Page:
A classic “Far Side” cartoon shows a man talking forcefully to his dog. The man says: “Okay, Ginger! I’ve had it! You stay out of the garbage!” But the dog hears only: “Blah blah Ginger blah blah blah blah blah blah blah blah Ginger …”
As a nurse, I often worry that patients’ comprehension of doctors and nurses is equally limited — except what the patient hears from us is: “Blah blah blah Heart Attack blah blah blah Cancer.
My patient was shaking uncontrollably. People say such shaking feels unbelievably bad, but rigoring, as the medical profession calls it, is treatable with the narcotic Demerol. I hurried to the computer to order some from the pharmacy, thinking “rigors = Demerol.”
For several hundred patients at the University of Pittsburgh Medical Center, it started with a certified letter informing them that they were no longer allowed to see their physicians. The reason? They were unlucky enough to have insurance called Community Blue, which is offered by a rival hospital system. Astoundingly, they were barred even if they could pay for the care themselves.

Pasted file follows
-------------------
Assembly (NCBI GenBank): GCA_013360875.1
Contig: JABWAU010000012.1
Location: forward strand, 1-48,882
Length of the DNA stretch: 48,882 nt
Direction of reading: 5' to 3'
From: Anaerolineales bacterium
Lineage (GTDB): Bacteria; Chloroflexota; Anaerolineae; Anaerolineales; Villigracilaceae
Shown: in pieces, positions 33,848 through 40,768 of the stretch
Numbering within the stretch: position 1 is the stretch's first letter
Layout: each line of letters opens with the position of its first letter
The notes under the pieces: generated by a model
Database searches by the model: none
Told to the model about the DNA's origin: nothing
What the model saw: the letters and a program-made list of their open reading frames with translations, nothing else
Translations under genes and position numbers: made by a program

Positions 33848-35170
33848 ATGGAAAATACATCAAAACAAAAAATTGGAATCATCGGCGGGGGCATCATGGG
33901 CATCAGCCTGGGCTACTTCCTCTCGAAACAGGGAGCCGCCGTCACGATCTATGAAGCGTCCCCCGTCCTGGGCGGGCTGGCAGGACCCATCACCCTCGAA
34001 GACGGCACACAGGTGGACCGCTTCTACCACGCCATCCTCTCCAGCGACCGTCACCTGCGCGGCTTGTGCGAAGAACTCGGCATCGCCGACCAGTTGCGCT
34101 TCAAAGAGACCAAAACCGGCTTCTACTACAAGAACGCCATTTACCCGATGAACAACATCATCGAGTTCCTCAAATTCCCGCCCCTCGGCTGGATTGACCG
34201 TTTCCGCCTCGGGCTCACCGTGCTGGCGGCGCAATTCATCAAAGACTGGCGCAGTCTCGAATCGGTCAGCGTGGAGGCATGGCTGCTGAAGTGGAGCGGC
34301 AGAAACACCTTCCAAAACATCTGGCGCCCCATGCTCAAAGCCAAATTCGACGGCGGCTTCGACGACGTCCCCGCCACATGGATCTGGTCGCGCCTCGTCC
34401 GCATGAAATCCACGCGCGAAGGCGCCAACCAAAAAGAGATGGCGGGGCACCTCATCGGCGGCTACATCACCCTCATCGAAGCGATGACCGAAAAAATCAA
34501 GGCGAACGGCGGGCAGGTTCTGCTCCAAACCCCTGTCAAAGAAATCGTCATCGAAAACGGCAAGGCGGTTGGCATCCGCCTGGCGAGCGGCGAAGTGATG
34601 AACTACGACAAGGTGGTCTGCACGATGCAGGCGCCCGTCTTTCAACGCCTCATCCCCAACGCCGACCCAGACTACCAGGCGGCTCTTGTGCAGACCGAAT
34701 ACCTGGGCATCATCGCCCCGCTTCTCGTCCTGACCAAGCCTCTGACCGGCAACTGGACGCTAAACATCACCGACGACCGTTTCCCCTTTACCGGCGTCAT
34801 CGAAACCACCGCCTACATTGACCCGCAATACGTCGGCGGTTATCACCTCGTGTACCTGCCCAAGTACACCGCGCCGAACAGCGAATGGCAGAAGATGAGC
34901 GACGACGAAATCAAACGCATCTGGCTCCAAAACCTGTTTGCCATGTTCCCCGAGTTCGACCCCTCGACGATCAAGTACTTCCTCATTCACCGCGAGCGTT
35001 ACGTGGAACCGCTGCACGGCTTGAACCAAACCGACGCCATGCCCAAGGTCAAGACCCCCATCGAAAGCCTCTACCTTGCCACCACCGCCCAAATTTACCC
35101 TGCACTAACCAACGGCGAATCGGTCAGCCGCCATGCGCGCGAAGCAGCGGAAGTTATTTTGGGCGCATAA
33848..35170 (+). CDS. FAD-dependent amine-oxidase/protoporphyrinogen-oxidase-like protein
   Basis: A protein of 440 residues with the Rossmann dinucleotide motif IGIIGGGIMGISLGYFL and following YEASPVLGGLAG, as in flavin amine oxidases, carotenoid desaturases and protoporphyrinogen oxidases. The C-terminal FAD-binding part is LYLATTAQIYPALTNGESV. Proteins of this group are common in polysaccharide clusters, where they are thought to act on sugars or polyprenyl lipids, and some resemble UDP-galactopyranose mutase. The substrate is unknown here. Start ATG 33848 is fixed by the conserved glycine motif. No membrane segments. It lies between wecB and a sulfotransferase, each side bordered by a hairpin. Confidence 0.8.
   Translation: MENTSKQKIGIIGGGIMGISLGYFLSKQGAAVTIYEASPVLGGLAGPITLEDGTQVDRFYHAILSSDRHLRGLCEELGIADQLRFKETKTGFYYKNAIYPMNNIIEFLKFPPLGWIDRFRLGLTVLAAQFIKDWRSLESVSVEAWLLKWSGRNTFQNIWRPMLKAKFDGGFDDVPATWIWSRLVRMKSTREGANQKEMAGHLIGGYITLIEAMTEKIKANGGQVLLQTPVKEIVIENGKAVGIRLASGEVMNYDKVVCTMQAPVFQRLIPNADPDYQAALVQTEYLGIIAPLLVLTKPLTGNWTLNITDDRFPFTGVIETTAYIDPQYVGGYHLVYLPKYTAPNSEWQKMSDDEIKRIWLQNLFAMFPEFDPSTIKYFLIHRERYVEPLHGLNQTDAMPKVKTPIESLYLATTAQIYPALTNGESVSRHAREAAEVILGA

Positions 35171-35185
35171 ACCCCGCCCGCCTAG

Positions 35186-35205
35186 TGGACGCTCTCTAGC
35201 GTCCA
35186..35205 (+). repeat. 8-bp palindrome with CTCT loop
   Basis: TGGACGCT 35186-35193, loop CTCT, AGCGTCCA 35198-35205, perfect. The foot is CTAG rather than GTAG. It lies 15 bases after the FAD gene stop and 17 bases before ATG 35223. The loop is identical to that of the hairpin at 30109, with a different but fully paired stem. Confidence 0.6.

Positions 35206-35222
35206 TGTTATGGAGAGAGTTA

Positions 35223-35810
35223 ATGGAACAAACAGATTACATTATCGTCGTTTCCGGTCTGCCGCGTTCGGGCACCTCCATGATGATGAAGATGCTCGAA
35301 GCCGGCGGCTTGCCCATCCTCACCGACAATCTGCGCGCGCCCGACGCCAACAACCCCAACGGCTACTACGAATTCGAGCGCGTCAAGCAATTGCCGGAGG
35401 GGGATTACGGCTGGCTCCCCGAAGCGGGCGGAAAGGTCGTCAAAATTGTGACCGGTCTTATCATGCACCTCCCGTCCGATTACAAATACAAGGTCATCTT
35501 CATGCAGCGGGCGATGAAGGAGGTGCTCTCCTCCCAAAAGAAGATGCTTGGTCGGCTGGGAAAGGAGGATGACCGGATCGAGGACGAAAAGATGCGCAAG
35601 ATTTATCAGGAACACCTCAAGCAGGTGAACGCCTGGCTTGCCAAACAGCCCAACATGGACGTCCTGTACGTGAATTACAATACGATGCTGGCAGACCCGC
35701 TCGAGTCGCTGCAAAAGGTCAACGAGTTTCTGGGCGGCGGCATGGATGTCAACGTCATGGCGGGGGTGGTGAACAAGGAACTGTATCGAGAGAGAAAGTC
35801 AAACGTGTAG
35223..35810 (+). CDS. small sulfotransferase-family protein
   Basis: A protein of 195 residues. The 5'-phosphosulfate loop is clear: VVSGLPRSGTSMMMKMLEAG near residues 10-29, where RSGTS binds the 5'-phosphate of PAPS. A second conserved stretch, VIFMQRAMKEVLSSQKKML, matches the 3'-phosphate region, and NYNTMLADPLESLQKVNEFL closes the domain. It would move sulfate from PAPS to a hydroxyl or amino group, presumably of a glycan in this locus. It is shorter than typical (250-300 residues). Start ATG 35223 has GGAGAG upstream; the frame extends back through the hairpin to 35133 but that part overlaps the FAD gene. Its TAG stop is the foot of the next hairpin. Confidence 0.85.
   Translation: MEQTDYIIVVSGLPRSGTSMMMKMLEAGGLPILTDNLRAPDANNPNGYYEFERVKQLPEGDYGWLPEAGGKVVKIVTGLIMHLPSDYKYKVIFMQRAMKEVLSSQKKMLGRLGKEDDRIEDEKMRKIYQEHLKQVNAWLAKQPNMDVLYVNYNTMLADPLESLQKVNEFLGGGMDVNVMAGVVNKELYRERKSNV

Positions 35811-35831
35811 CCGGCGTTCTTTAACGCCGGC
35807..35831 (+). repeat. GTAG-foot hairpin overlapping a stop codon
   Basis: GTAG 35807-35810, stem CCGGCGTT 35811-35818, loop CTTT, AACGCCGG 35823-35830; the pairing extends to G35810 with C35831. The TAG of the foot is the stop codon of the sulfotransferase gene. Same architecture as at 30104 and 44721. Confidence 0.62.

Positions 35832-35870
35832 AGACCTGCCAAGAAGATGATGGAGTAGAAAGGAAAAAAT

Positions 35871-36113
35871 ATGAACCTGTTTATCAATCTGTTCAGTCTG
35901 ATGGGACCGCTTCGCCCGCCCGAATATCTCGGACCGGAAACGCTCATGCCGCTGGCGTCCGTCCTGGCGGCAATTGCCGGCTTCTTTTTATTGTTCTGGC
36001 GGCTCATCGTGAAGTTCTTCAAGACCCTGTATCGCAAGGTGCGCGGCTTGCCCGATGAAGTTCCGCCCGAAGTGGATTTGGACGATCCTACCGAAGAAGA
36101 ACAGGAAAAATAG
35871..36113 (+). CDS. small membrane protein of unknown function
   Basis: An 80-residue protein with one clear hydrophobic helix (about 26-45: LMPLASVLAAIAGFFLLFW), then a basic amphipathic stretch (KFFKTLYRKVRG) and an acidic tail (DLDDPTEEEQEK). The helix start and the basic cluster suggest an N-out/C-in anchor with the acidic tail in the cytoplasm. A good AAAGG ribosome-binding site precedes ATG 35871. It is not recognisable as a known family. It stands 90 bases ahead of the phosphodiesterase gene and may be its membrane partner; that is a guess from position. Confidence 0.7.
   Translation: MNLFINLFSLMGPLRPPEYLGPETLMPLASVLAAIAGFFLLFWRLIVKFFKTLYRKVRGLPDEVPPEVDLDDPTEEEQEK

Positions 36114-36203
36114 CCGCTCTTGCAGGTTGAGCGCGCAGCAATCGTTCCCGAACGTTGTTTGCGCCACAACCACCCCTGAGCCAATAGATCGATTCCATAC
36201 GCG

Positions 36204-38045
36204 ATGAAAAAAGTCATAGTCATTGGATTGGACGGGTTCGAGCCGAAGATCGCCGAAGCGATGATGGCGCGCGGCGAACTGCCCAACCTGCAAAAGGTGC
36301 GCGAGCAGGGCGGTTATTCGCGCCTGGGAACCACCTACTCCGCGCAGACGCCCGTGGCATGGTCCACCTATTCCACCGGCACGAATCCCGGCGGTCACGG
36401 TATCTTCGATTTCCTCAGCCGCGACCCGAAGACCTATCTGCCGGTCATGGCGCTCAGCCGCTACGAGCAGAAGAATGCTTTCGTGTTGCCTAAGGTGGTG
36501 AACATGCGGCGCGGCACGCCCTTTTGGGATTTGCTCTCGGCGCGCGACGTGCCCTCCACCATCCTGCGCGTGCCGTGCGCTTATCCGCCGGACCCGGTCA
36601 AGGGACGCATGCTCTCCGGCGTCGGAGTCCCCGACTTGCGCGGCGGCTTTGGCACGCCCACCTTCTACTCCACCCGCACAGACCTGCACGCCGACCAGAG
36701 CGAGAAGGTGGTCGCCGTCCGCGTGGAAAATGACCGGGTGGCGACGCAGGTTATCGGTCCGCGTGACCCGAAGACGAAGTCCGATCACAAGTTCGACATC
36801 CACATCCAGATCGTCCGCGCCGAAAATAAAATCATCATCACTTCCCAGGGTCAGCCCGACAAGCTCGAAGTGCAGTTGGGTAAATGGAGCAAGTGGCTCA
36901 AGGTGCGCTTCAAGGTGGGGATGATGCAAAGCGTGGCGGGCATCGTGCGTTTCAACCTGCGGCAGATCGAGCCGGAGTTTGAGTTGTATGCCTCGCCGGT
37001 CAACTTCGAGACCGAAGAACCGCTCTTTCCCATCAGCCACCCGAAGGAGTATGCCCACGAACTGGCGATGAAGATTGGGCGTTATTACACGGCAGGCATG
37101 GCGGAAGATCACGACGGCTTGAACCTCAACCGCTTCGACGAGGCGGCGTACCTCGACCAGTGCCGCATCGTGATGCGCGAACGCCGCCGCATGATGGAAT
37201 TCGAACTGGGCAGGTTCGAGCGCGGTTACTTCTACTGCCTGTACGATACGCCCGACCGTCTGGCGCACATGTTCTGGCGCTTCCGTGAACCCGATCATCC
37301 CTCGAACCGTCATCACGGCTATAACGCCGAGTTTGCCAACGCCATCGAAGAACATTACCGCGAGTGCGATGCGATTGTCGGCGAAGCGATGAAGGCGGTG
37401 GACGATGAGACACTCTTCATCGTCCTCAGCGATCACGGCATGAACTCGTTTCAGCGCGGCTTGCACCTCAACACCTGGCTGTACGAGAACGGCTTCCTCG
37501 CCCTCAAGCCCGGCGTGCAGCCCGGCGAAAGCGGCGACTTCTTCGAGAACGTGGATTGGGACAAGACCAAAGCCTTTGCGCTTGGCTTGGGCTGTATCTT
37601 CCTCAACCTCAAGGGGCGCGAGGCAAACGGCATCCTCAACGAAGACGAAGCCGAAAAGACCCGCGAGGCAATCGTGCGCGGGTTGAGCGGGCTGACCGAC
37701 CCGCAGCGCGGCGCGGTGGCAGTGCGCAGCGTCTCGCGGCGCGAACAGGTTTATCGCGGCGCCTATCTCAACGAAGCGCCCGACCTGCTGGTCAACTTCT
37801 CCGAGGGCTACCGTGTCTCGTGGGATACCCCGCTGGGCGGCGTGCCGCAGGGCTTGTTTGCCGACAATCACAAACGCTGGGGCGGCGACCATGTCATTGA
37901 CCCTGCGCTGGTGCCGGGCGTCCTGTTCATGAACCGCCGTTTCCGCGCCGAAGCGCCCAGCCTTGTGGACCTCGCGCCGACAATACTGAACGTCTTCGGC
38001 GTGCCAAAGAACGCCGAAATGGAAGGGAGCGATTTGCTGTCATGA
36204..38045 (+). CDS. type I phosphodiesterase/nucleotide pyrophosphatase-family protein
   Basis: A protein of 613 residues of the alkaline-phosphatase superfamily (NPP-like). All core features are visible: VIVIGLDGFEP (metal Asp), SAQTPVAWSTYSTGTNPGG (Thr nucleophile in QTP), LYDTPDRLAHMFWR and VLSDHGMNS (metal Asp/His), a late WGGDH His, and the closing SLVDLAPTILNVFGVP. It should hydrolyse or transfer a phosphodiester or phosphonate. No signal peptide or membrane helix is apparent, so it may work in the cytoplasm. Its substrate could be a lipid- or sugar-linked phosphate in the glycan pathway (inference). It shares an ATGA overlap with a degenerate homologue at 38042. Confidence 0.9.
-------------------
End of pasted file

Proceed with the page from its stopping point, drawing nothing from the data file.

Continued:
We nurses all have stories — if we’re lucky, it’s just one — about the time we failed a patient. It’s usually a problem of being too busy: too many cases, too many procedures to keep track of until one critical step, just one, slips through our frenetic fingers and someone gets hurt.